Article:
Let’s Pretend It’s Spring! (Photo Set 1 of 2)

In the past few days, we’ve bounced from chilly Winter Evening Silhouettes to something that faintly resembles spring. It may not last — who knows what the next six weeks will bring? — but since it’s here for a few days, I spent a couple hours on Friday crawling around in the back yard, poking my camera among the plants and their pots, looking for signs of emerging spring. I do something similar almost every year, periodically getting snapshots of the tiny greenery and flower buds as the garden comes to life and the southeastern winter subsides. I plant mostly perennials and experiment with one or two new plants each year, so there are always some surprises. Photographing the early buds gets me to pay attention to what’s happening in the garden and gives me a chance to practice my closeup photography.

I took 99 shots with my sexy macro lens, using ISO 100 or ISO 200, manual camera settings, manual focus, and no flash for all the photos. No tripod, either, because the three extra legs make me fall down. I’ve learned from practice that with this lens I can use a shutter speed as low as 1/30 of a second and get images I’m satisfied with, handheld and holding my breath, relying on the camera’s continuous shooting of three frames to get me one that’s sharper than the others; and relying on underexposing some and letting Lightroom recover the exposure and detail when I process the RAW images. The continuous advance for macros might be a crutch, though; I may stop doing that since I end out with three times as many images to import and review in Lightroom and I’ve noticed recently that in most cases I keep the first image and throw out the second and third duplicates. It makes sense when you think about it — at least for stationery subjects — that my grip is steadiest on the first of a series of shots taken from a single press of the shutter.

After cranking up Lightroom and reviewing results, I discarded the typical two-thirds of the photos, marveling — as always — about the ones that looked great in the camera’s viewfinder but looked like crap when seen on the monitor. A photographic mystery, that! Adjustments to the photos included some cropping and straightening; basic contrast, brightness, and minor color adjustments; and a quick run through the Nik Collection to add saturation, remove color cast, and shift (your) focus to what I wanted (you) to see. I exported the photos and created nine small galleries by plant type; below are the first four and I’ll share the remaining galleries in a second post.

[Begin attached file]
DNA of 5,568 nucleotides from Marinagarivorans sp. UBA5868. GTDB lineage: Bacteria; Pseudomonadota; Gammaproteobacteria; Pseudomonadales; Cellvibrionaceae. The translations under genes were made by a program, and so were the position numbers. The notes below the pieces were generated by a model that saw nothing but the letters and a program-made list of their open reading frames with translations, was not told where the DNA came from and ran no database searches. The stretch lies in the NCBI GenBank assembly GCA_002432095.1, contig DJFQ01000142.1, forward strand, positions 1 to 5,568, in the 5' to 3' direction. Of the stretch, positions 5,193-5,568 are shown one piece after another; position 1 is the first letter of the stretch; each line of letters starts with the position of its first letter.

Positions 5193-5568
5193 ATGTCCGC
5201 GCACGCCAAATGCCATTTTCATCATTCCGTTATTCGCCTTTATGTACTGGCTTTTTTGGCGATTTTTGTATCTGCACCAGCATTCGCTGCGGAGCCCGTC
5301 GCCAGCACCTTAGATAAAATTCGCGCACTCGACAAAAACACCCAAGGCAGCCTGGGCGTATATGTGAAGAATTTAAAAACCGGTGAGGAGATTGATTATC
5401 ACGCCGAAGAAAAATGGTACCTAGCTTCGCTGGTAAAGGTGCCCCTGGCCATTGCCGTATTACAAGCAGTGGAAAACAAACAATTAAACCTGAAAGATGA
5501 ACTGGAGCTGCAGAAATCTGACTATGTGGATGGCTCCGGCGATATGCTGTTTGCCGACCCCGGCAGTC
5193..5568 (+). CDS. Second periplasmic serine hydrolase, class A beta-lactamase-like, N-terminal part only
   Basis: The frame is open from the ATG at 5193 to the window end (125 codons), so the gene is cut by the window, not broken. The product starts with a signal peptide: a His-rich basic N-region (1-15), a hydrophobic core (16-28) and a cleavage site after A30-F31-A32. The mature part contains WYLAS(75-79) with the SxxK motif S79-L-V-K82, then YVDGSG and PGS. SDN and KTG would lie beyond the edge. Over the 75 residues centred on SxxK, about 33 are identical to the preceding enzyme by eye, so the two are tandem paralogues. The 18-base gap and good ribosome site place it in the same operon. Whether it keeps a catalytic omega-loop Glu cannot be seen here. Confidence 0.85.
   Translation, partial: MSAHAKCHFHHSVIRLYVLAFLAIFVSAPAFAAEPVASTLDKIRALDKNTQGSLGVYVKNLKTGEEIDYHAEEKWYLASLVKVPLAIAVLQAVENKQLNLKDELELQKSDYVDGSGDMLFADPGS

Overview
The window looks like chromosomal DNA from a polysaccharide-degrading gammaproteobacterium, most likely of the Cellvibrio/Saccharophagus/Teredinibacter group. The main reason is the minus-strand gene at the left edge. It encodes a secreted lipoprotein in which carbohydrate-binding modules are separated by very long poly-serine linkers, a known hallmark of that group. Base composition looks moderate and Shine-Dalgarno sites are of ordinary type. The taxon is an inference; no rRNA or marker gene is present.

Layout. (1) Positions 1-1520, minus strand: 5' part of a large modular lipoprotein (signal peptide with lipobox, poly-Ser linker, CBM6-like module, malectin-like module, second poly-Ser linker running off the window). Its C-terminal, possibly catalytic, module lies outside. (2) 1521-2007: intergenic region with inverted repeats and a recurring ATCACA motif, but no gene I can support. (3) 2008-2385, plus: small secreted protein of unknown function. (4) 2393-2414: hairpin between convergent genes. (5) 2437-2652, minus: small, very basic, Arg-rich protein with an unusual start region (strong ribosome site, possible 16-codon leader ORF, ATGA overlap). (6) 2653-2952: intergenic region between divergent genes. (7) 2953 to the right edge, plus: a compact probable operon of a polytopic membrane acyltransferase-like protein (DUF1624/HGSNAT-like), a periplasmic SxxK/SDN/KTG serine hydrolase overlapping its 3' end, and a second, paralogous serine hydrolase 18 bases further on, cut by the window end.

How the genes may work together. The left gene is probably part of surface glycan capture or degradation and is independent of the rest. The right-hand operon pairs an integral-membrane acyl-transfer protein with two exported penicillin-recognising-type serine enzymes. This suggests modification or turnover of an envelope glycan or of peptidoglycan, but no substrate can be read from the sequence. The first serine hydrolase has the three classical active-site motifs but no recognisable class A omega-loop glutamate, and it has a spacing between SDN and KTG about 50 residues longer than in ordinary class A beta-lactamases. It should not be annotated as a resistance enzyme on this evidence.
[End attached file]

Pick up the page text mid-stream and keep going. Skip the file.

Gallery One: Clematis

Clematis is a fast-growing flowering vine that turns thin and brittle toward the end of each growing season as the leaves dry and fall from the plant. The spring growth that appears on the woody stems looks like emerging leaves, but is typically the tips of new vines that will stretch their way out of the old ones. You never know where the new growth will appear, so I always leave the hibernating vine intact, only trimming off dead wood when the plant has started blooming. In these photos, the slight purple cast on the plants or in the background comes from the burgundy color of the stairs leading to my back yard, where I have these clematis vines growing in two pots.


Gallery Two: Lamb’s Ear

Lamb’s Ear is a mounding and spreading plant, notable for the soft white fluff on leaves that vary in color from green to blue-green to very light blue. The bulk of the plant dies off with the first frost or freezing temperatures, with new growth popping out from the roots and stems that remain. The red in the backgrounds — especially in the last image — comes from the brickwork in my courtyard.


Gallery Three: Wisteria

The tiny buds below are from one of two wisteria vines in my garden, one growing on a trellis and this one growing in a large pot. The earliest leaves produced by the vine will have a slightly fuzzy texture that is apparent even at this stage. As the vine matures, it grows so fast you can almost see it get bigger as you stand near it; it easily adds six to eight inches of growth every day in June, July, and August. With adequate sun, it will produce clusters of purple blooms in April or May; but even without blooms, the vine grows beautifully.